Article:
After a lovely one minute and half long «Introduction», the album kicks off with «Hazey Jane II», a friendly, up-tempo number, great single potential. Then comes «At The Chime of a City Clock», which sounds like «Forever Changes» outtake (in the best possible sense) and beautiful jazz ballad «One Of These Things First» - I believe that's Drake at his most personal and beautiful, along with the song «Fly». "Fly" has one of the most romantic and gentle melodies you'll ever hear. And great intro. «Poor Boy» is a little bit overlong, but guest vocalists added some dynamics. "Sunday" is not bad but too predictable instrumental, but "Nothern Sky" is a real treat (vibraphone and piano parts are particularly stunning).

The sales? They were even worse than "Five Leaves Left".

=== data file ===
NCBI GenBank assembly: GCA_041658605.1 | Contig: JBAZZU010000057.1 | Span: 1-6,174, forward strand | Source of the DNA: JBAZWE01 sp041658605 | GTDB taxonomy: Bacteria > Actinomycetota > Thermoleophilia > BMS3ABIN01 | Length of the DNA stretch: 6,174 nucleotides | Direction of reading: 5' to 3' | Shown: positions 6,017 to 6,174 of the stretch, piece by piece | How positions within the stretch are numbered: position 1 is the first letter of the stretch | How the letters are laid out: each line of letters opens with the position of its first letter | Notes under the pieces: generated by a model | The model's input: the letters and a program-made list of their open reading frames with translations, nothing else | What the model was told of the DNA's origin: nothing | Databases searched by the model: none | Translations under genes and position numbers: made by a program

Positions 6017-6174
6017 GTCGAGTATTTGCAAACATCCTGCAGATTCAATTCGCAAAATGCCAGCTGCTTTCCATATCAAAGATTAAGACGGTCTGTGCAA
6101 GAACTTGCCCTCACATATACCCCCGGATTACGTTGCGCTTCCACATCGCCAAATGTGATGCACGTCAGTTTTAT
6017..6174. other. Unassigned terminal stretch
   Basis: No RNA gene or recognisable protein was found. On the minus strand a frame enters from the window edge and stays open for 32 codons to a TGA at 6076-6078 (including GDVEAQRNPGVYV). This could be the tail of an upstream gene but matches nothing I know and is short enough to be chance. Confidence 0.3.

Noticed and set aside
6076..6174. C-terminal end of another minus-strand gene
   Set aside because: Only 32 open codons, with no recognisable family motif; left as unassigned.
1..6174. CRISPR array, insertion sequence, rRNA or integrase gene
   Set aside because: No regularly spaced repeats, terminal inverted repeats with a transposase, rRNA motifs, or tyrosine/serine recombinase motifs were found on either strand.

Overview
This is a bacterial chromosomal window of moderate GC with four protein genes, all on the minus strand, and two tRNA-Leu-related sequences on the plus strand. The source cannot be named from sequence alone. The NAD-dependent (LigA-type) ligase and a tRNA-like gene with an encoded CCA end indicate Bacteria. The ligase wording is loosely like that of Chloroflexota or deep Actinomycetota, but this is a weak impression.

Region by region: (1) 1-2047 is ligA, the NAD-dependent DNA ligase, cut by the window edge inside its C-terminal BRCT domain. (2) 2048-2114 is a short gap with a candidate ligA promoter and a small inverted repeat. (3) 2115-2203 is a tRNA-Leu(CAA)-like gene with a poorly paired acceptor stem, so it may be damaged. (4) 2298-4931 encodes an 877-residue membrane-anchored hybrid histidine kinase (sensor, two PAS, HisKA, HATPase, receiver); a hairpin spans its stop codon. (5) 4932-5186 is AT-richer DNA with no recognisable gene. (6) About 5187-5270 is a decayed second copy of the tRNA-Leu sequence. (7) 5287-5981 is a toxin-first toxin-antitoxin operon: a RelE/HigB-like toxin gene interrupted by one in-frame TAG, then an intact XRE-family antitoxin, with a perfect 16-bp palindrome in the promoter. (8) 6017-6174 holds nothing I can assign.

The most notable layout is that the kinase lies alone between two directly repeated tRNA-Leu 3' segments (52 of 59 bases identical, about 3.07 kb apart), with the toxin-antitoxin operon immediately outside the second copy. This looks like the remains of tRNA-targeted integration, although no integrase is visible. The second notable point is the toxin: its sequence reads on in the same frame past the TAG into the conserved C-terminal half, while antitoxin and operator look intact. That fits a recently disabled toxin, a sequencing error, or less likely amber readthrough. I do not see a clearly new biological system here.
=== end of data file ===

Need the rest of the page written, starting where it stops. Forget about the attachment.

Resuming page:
The problem is in Drake's voice: it is half whispering-half singing, smoky, isolated, insecure, maybe distant and not so convincing as his guitar playing or songs. Sometimes I have the feeling that his singing is too pedestrian for such delicate instrumental tracks. OK, he is better singer than, say, Lou Reed, but I think he sang on his records just because he couldn't find anyone else who'd do it instead of him. Maybe «Bryter Layter» should be done the same way Gram Parsons did his solo albums: to do duet with some great female vocalists. In Drake's case, I think Sandy Denny would have suited him well. Or Rod Stewart. Imagine «Fly», a great intro, strings, guitar and piano shining, with Stewart singing «Please...» part and Drake singing the quieter part. Or «Hazey Jane II» with Scott Walker. Maybe that would have given him a boost.